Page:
Power Structure In The Baroque Era
Although the power structures are different from contemporary society, the dynamics of power and privilege are evident in the life and work of poet Phillis Wheatley, composer Barbara Strozzi (1619–1677), and artist Betty Ratcliffe (c. 1735–c. 1810). Ironically, the young Wheatley lived with limited privilege, but still enjoyed some advantages for a black woman of her time. A slave by virtue of her race, she was privileged within the Wheatley’s home to become an educated woman. Barbara Strozzi, on the other hand, was the daughter of a Venetian poet (but not a member of the nobility), so enjoyed the literary circles of her father. Another example was Betty Ratcliffe who was a servant by virtue of her class but encouraged by her employer. The essential point here, however, is the way the complex identities of these women impacted their work.
For this journal assignment
analyze in three to four pages how the dynamics of privilege and power played a part in woman’s creative expression during the 1600s and 1700s (sometimes called the Baroque era). In your discussion of power and privilege, address at least one of the following categories in addition to gender: race, class, or ethnicity. As you reflect on this topic, consider some of the following relevant questions:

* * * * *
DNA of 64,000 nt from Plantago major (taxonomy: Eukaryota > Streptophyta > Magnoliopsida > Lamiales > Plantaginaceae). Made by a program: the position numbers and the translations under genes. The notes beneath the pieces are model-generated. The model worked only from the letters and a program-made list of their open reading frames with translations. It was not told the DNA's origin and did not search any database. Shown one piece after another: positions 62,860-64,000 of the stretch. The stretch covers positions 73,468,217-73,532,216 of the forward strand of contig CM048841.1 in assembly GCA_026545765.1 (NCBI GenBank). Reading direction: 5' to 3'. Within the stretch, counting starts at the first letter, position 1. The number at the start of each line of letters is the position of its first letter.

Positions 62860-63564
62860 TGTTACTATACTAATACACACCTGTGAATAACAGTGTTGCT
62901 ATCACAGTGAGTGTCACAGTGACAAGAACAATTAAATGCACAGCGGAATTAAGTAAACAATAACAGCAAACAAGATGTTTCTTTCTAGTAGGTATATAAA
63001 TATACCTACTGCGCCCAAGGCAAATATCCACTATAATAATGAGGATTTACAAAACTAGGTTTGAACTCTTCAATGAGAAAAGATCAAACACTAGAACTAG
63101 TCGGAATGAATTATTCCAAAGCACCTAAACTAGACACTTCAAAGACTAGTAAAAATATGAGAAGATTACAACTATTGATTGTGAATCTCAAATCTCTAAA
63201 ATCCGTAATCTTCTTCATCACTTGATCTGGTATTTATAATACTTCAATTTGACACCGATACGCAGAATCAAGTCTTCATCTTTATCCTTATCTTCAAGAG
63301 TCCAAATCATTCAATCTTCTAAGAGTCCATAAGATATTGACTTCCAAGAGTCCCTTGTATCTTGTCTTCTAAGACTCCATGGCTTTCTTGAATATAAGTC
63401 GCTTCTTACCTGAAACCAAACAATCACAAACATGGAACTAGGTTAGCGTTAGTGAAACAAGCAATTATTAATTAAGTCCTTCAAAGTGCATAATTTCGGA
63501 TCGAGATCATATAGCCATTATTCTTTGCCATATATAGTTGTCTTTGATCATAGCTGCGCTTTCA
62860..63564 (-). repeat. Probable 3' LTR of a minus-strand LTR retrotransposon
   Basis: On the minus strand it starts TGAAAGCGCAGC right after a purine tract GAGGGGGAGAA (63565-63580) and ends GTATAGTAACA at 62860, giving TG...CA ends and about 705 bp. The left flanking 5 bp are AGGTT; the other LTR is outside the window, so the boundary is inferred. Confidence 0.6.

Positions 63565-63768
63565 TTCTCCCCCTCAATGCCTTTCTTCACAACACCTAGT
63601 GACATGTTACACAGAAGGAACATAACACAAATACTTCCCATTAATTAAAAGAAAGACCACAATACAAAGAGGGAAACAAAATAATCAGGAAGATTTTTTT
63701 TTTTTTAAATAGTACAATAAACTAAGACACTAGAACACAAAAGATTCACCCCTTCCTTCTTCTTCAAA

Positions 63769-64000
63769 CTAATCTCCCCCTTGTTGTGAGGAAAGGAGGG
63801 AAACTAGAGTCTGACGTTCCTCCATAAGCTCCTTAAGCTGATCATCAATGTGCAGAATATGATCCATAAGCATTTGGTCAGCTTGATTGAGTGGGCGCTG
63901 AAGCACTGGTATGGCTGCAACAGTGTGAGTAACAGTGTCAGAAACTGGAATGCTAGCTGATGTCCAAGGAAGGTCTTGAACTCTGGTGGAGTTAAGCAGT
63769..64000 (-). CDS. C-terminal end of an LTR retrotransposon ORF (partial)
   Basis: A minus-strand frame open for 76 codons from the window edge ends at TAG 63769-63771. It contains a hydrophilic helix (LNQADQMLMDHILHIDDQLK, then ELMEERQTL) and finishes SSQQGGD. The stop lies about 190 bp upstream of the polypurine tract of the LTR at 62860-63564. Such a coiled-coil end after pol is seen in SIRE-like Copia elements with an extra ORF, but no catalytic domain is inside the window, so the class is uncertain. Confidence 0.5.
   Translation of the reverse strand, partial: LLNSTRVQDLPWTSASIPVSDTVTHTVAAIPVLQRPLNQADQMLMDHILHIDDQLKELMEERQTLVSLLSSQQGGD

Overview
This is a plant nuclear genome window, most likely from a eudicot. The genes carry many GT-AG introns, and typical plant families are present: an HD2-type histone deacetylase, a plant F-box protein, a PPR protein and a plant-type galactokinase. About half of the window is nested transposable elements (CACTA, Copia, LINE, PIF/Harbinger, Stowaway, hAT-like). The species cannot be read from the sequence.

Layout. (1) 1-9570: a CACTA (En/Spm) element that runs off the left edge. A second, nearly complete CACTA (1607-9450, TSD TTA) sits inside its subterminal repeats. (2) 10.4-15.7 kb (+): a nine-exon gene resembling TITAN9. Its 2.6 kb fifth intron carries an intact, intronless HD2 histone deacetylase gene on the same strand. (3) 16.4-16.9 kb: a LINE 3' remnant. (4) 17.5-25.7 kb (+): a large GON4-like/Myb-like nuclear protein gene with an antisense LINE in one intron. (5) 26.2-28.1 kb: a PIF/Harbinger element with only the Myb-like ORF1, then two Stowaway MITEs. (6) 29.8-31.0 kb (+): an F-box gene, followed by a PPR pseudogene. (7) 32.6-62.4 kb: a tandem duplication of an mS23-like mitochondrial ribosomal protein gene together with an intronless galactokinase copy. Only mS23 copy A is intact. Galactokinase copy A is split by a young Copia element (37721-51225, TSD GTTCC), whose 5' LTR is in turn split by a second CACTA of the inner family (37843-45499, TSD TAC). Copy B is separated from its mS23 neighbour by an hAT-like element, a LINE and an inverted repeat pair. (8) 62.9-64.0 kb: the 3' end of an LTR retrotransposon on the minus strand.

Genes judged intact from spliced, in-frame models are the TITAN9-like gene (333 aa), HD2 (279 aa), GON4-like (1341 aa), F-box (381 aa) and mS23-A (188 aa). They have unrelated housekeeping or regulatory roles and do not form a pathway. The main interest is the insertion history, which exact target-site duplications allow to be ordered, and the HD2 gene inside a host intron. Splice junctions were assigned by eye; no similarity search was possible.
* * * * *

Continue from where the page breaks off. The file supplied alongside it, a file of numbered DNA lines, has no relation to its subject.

- Did the creative woman benefit from family support or professional networks or was she excluded from them?
- Were training, education, and networking available to her?
- If she did challenge existing power structures (for example, religion, social custom, laws, etc.), how successful was she in doing so?
Use supporting examples from at least two creative women from different genres (for example, music and sculpture) of this era from our required or recommended resources. Be sure to provide examples from their work (poems, paintings, sculpture, music, excerpts from larger writings, etc.) to support your discussion.